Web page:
QUICK GUIDE TO 4WD LIGHTING
Moonlight alone isn’t enough to light up the backcountry after dark. Every off-roader looking to take on the backcountry after sunset needs a good set of lights. But what are your options as a discerning 4WD driver?
Installing lights on your vehicle’s exterior can be done in one of several ways. Full width light bars offer a huge amount of light, they are usually around 5 or 6 feet in length and can be fixed to the vehicle’s roof or grille. These provide great illumination for objects close to your vehicle. Because the light is emitted in more of a spread, they are not ideal for lighting objects in the distance.
For something a little more understated, a mid-length light bar is significantly more affordable. These are mounted on the bumper or grille. They offer a less light than a full bar, but can still meet all your night-time off-roading needs.
Or, you can mount smaller fog light sized spotlights on a bull bar. These pods offer more spotlighting but provide an intense light for the road ahead, allowing you to spot obstacles in the distance in ample time to avoid them. Using a mixture of both light bars and spotlights offers the best all-round lighting for both distant objects and hazards closer to the vehicle.
The type of bulb you need largely depends on how you will use your lighting. If you just need something to light the trail ahead you might want something simple like an LED. But if you need something to light up a large area to scan the horizon, you will need HID lighting.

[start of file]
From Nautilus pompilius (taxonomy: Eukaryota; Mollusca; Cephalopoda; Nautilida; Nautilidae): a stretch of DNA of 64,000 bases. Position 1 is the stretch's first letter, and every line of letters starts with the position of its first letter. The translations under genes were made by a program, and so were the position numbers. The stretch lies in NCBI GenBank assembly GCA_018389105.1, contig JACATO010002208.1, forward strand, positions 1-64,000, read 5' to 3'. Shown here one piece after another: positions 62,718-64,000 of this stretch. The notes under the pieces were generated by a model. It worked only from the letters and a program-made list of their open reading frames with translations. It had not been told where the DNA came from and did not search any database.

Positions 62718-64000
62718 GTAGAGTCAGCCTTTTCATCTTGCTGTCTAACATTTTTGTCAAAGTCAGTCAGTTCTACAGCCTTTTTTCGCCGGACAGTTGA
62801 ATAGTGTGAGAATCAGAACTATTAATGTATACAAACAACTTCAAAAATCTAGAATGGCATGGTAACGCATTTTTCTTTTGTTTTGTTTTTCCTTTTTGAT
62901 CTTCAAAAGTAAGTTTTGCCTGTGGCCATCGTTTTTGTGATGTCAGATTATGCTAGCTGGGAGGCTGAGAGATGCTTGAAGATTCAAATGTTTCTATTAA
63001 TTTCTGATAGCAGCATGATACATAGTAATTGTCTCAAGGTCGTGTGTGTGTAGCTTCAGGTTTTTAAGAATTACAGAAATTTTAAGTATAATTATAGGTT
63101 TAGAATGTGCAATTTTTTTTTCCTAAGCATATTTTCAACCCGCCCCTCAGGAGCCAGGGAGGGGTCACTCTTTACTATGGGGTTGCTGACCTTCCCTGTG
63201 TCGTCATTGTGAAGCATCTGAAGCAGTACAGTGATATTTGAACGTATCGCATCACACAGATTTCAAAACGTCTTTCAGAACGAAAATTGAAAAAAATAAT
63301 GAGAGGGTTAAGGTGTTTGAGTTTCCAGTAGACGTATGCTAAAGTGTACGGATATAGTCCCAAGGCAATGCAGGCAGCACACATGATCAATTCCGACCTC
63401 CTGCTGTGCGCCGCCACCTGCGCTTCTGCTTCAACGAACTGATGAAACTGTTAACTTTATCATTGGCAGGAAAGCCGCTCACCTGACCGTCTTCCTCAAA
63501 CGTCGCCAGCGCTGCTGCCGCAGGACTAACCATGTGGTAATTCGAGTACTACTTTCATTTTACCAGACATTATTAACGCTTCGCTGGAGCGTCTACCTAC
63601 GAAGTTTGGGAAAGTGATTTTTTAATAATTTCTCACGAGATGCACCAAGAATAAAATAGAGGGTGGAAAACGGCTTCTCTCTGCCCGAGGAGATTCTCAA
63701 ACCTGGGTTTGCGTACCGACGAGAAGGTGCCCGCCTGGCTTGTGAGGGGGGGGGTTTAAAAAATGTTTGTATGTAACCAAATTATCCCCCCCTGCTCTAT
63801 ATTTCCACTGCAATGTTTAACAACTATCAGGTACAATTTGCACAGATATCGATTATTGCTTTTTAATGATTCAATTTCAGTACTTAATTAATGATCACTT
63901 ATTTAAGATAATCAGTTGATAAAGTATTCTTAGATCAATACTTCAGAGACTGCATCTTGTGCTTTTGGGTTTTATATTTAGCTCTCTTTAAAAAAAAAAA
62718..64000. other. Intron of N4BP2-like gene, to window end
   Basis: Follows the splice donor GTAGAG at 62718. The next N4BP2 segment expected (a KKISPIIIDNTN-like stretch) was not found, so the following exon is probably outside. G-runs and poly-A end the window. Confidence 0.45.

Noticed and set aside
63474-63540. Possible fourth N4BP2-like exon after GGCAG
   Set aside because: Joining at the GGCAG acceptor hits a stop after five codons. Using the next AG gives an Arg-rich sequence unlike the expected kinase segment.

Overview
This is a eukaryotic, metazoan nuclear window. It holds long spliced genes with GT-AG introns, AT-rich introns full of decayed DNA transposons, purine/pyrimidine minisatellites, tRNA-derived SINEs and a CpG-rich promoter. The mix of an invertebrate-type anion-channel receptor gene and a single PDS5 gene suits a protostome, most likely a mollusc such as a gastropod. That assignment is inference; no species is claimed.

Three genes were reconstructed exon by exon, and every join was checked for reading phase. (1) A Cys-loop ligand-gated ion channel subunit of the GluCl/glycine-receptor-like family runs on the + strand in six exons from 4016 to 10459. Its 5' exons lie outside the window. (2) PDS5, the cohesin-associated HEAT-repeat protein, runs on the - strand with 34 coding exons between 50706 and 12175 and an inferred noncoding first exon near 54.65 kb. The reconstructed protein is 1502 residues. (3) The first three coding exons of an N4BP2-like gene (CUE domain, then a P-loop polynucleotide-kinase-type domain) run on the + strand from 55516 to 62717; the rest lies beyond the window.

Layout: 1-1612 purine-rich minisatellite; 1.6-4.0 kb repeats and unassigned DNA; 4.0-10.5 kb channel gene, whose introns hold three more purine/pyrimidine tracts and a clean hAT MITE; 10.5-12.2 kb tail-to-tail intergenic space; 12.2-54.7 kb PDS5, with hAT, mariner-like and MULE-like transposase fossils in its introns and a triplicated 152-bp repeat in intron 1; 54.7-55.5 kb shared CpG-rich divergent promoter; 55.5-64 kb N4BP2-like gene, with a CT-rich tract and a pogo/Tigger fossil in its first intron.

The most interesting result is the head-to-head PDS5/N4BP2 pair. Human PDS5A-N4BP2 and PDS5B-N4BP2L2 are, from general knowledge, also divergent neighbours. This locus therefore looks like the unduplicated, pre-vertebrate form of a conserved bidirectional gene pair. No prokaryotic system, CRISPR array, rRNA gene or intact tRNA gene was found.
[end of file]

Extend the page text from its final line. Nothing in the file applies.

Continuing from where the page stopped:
Halogen bulbs come as standard in most vehicles. They are pretty inefficient with power and don’t actually give off that much light. They do represent the most economical option. For the occasional off-roader that just wants a little more illumination to their standard headlights, they might want to consider mounting a couple of inexpensive halogen lamps.
HIGH INTENSITY DISCHARGE (HID)
HID represent the ultimate in off-road lighting. They throw out the most light, giving drivers the ability to tackle off-road trails at speed. For serious off-roaders who frequently take on trails at night, HIDs are the ultimate benchmark.
For most off-roaders, they will want something in between the two. They don’t need to light up the whole field like a Christmas tree, but they do want a durable, high efficiency light that can supplement their headlights. The only issue with LEDs is that they can burn out due to the high temperatures they reach. The technology is developing all the time, so expect them to get better and more advanced as time goes on.
As with anything 4WD related, go for quality. If you aren’t going for big name brands with long warranties, don’t be surprised if your light fails you suddenly, leaving you in a jam. Look for long warranties and check the online reviews before you make any light purchase, whatever type you are going to go with.
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